35 years of hard work, legal protection and habitat restoration a bird that bears the name "interior least tern" is now off the endangered list in Midwest.

According to WOOD, U.S. Fish and Wildlife Service Aurelia Skipwith said, "Dozens of states, federal agencies, tribes, businesses and conservation groups have worked tirelessly over the course of three decades to successfully recover these birds."

You know, as much time as I spend outdoors, the interior least tern is a bird that I'm not sure I have ever seen or maybe just simply didn't notice the creature. You bet I will be looking for them now the next time I'm near a lake or by a river.

The interior least tern feed on small fish and build nests on the ground. With as many coyotes as there are in the Midwest, this is a pretty big feat that these terns have bounced back especially when they build their nests on the ground.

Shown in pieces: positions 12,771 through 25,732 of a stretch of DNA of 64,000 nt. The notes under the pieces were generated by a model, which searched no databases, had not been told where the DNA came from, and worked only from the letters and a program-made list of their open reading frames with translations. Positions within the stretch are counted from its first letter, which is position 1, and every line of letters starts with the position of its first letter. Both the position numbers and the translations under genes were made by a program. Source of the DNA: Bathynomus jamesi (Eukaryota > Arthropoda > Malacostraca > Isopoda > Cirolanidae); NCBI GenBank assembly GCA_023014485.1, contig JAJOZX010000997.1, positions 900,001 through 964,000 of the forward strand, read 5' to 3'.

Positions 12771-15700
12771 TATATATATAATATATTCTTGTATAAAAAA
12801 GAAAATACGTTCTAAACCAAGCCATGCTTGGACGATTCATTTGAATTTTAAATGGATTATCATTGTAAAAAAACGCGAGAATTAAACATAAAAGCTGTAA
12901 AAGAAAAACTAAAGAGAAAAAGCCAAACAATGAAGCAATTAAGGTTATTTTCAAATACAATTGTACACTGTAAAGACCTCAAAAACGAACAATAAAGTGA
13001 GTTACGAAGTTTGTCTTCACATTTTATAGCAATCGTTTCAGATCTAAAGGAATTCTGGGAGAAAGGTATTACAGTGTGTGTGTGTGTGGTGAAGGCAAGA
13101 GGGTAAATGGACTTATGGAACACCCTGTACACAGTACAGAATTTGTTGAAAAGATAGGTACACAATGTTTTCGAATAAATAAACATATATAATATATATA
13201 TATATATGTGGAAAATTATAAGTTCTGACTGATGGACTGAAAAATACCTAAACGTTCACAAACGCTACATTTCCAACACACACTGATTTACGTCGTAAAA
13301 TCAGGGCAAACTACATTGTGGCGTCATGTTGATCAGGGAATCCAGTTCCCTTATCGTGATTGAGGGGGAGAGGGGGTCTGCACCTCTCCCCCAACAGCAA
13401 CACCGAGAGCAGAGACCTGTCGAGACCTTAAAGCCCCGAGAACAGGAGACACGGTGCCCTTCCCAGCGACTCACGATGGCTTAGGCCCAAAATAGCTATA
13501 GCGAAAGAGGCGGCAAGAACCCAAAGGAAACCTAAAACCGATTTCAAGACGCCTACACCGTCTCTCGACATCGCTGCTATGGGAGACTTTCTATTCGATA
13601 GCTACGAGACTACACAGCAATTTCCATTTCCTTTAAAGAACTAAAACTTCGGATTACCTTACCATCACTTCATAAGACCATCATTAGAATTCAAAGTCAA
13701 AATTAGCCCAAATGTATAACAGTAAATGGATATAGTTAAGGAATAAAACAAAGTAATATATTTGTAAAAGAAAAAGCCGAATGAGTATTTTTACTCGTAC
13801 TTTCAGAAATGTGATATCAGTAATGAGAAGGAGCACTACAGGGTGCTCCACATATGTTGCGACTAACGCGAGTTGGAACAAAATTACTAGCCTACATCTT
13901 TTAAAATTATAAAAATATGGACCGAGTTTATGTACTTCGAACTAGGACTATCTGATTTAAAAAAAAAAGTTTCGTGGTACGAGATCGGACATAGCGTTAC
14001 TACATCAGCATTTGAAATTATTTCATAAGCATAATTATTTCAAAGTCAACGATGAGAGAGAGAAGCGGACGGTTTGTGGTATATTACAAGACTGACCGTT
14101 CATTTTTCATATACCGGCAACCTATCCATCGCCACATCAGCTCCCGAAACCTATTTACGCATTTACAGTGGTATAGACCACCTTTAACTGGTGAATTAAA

If you don't think birds travel far when its time to head south for the winter because these birds fly as far as South America to nest then return in the spring.

At one time these birds were highly sought after for their feathers to use in the making of womens hats. This caused a decrease in their numbers.

As dams and levees were constructed over time, the structures that were built wiped out habitat along shorelines where the bird's build their nests.

It was back in 1985 when the terns were put on the endangered species list. At the time there were under 2000 birds and very few nesting sites.

It wasn't until the Army Corps of engineers that changed their management strategies and created better places for the terns to develop along rivers and shorelines.

The birds are now found in 18 states, with nearly 500 nesting sites and now the population is close to 20,000.

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